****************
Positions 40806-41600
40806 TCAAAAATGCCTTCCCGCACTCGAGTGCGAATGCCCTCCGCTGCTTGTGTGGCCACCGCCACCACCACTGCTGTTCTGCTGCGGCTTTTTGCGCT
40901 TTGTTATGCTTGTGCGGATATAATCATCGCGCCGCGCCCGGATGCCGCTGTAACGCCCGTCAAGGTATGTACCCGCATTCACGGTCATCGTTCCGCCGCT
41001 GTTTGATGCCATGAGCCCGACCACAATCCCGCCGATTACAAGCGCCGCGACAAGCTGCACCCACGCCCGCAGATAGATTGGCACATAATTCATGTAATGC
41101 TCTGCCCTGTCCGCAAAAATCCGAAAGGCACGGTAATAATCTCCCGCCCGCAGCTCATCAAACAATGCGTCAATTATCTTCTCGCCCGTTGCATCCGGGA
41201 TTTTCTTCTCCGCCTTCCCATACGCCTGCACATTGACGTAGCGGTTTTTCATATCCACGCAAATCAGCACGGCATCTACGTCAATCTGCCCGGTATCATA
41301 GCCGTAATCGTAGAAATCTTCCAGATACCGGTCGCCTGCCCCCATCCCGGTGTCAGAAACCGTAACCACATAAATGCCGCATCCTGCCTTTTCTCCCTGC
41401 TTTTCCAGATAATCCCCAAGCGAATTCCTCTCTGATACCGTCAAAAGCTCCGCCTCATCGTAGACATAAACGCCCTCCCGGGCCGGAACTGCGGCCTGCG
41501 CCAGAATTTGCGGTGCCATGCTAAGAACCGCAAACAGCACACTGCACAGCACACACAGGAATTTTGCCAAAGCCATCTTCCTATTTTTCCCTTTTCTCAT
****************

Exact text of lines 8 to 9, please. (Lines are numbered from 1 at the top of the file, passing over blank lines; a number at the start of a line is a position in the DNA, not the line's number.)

41401 TTTTCCAGATAATCCCCAAGCGAATTCCTCTCTGATACCGTCAAAAGCTCCGCCTCATCGTAGACATAAACGCCCTCCCGGGCCGGAACTGCGGCCTGCG
41501 CCAGAATTTGCGGTGCCATGCTAAGAACCGCAAACAGCACACTGCACAGCACACACAGGAATTTTGCCAAAGCCATCTTCCTATTTTTCCCTTTTCTCAT